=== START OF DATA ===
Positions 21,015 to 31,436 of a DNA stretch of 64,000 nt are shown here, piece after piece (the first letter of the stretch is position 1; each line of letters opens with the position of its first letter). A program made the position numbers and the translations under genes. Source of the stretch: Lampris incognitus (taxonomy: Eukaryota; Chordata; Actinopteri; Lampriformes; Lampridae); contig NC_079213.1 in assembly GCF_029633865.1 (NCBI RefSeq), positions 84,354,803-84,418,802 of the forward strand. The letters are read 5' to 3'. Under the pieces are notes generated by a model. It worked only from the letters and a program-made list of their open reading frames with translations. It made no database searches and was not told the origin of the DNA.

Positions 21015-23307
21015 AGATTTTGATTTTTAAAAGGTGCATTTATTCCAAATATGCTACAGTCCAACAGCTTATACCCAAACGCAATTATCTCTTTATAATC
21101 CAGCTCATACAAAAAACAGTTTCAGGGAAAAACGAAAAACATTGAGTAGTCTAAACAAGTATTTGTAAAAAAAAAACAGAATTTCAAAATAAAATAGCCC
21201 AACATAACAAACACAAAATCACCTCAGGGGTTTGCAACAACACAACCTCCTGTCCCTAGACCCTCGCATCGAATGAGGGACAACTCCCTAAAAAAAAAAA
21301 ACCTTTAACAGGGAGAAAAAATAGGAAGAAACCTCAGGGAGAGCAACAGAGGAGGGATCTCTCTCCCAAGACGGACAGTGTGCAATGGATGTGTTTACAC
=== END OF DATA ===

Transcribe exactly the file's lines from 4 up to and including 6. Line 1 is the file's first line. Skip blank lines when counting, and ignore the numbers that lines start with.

21101 CAGCTCATACAAAAAACAGTTTCAGGGAAAAACGAAAAACATTGAGTAGTCTAAACAAGTATTTGTAAAAAAAAAACAGAATTTCAAAATAAAATAGCCC
21201 AACATAACAAACACAAAATCACCTCAGGGGTTTGCAACAACACAACCTCCTGTCCCTAGACCCTCGCATCGAATGAGGGACAACTCCCTAAAAAAAAAAA
21301 ACCTTTAACAGGGAGAAAAAATAGGAAGAAACCTCAGGGAGAGCAACAGAGGAGGGATCTCTCTCCCAAGACGGACAGTGTGCAATGGATGTGTTTACAC